Yakima prepares to test curbside recycling

Yakima prepares to test curbside recycling
YAKIMA, Wash. -- Yakima is preparing to test a pilot curbside recycling program after its citizen survey results showed most people in town were in favor.

Kerra Young says recycling is a way of life for her family.

"I think there needs to be more emphasis on recycling and more education and just accessibility to recycle in our county," said Young.

More people share Kerra's thinking. Now, Yakima says it's time to test curbside recycling, once again.

About 1,000 homes will be selected to a part of the pilot program. Each of those homes will be given plastic recycle bags to fill over a 12 week period and put out with the trash.

That means the same truck that grabs your garbage will grab the bag full of recyclables.

"We decided that, before we actually did a pilot program, we wanted to do a few tests," said Yakima Refuse & Recycling Manager Nancy Fortier.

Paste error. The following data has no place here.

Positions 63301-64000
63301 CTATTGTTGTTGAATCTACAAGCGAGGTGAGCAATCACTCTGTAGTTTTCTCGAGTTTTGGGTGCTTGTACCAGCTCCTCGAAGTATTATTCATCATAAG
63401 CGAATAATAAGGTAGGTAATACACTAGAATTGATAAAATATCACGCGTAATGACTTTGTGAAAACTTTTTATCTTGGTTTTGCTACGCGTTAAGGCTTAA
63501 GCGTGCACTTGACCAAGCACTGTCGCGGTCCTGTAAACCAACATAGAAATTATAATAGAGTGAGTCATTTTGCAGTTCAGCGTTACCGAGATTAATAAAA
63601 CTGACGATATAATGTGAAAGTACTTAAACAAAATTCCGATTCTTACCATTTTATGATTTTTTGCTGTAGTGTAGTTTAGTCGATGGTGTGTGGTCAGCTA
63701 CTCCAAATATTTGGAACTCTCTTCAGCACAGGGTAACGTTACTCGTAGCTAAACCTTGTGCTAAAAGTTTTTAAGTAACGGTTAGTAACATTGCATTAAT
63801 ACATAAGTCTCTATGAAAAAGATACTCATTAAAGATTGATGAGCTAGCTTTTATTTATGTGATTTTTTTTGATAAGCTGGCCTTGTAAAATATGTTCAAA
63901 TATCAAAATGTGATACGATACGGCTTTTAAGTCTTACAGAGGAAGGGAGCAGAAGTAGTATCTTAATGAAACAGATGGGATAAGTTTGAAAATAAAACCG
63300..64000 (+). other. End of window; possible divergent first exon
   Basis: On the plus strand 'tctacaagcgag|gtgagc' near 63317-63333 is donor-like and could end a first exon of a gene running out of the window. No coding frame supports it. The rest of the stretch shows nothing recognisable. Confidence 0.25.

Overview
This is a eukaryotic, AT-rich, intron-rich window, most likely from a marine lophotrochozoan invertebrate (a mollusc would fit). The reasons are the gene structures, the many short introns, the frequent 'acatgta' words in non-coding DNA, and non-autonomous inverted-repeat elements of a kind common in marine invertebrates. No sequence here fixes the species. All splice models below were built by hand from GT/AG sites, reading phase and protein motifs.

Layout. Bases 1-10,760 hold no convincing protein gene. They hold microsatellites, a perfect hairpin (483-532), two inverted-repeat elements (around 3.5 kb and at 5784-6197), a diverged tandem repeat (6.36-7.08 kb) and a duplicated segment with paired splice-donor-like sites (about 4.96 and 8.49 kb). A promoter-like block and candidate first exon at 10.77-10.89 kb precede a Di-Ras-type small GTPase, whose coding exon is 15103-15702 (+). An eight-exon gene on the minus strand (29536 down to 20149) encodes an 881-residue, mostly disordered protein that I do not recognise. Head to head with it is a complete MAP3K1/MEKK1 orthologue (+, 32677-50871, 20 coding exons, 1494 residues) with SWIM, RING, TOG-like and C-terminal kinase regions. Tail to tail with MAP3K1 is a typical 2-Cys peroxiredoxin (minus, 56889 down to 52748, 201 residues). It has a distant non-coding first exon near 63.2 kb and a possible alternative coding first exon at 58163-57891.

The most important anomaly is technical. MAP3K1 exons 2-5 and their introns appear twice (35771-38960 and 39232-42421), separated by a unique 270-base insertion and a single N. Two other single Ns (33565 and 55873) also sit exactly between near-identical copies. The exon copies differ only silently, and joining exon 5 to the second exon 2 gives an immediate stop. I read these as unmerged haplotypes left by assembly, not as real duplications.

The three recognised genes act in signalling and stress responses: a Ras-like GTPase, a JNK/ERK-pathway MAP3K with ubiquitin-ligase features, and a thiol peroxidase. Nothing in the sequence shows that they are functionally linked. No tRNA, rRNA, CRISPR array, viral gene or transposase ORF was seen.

Testing for answers to keep bags from ending up damaged. KIMA watched as crews tried thicker bags to see how they hold up under pressure. They also loaded bags into trucks that were half full and not packed tight.

But, there's still work to do; Yakima's trying to find the cheapest recycling option for you.

"What would be the potential cost to taxpayers for the recycling program?" KIMA asked.

"This program at this particular time, there would be no charge for that," said Fortier.

However, there could be a fee eventually. Yakima must consider things like the price of supplying the bags and how many trips trucks need to make to get the job done.

Janell Hein does her own recycling and says curbside service won't change that.

"It's always busy and people like the extra cash," said Hein.

Kerra thinks it's long overdue.

"I think it's a very positive step," said Young.

Yakima says it will take that step after a few more tests.

Curbside recycling is available now through private companies.

Yakima hopes to start its pilot program in April and said glass will not be collected.

Nancy Fortier said education will play a big part in the process; teaching people what's allowed in the bags and what's not.

Richland established its own program recently after several pilot runs. People there pay about six dollars a month.

Yakima City Council will have the final say on any city recycling program here.